Does Chester County have enough suitable land to meet this demand? Probably not easily. First, as a general rule of thumb, grid scale solar facilities should be within one mile of a substation, preferably, or one mile of a high-voltage transmission line, which would require a tap in. The map below shows that Chester County currently has about 31,834 acres of land that meet this criterium. This includes all land over six acres that is vacant, farmland, or covered with parking lots or large buildings, provided it is not protected open space or wooded.

View Larger Map

In addition to being relatively close to a high-voltage transmission line, grid-scale solar facilities need to be on flat or south facing slopes without shading in order to actually generate 3.56 megawatt hours per day. A significant portion of the properties identified would not meet these criteria.

Although the county might not be able to meet all of its 2015 electricity demand within the county with current solar facility technology, this technology is improving quickly, and some sources estimate that only 3 acres of land per MW might be needed with the best equipment now available. In this case, only 14,147 acres of land would be needed.

There are other trends making the provision of solar facilities more feasible. Most importantly, many homeowners and businesses are installing their own accessory solar facilities, which not only means that they are meeting their own needs but also means they might, at times, be able to send excess electricity into the grid.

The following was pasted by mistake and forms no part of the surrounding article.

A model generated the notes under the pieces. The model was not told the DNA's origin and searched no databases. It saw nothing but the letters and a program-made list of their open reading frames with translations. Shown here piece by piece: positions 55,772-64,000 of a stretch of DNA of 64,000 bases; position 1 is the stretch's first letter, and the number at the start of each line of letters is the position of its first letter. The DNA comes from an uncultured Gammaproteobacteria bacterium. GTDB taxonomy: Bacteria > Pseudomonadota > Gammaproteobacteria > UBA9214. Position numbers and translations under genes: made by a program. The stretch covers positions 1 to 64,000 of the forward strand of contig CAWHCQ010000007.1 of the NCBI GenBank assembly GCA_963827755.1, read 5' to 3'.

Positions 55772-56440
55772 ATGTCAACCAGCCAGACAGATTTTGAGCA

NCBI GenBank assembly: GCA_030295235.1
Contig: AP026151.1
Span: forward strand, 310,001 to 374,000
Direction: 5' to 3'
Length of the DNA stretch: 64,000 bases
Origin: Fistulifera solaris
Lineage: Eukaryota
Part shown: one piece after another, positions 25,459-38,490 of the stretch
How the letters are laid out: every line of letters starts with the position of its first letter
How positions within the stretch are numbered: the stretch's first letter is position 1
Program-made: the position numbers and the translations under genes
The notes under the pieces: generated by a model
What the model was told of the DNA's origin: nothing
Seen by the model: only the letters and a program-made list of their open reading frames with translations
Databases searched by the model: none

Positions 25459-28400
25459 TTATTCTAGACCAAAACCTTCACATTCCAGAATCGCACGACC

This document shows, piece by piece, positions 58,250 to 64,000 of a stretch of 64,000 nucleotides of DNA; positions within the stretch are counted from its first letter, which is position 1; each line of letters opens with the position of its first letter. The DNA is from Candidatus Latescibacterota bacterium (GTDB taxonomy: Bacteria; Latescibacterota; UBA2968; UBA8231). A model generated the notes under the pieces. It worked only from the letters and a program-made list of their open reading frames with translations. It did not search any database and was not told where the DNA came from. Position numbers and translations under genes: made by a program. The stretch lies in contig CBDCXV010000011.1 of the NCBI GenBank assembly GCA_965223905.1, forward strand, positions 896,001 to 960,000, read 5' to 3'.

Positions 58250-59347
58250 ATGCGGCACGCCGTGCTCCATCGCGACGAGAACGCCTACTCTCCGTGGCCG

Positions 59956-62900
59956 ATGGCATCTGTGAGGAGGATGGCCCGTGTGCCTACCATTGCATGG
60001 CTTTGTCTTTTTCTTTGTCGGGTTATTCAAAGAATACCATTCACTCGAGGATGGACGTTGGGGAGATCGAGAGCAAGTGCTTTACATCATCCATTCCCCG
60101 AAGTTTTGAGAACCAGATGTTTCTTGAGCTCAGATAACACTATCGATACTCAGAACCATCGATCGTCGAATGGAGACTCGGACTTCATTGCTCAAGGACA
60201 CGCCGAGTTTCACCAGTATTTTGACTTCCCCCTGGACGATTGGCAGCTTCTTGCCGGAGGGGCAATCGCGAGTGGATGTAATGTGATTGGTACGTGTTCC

In addition, the efficiency of various appliances that use electricity is constantly improving.

On the other hand, there are trends moving the county towards more electricity consumption. One of the most important of these trends is the county's ongoing population and employment growth. Chester County is forecasted by DVRPC to add 131,000 people between 2015 and 2050, a 25.4% increase, and 71,000 jobs by 2050, a 23.5% increase. All of these new people and jobs will demand electricity.

With the trend for more people working from home, Chester County may see more electricity usage out of new households than it would have in the past.

Another trend that will lead to increased electricity demand is the accelerating conversion of gas-powered vehicles to electric-powered vehicles. Similarly, there could start being more conversions of natural-gas powered appliances and heaters to electric ones.

Overall, the county will see increasing demand for electricity and will see some of its electricity demand met by in-county solar facilities, whether they are accessory to buildings or grid-scale generating solar fields; however, it is probable that much of the county’s future solar power will come from less-densely populated portions of the state.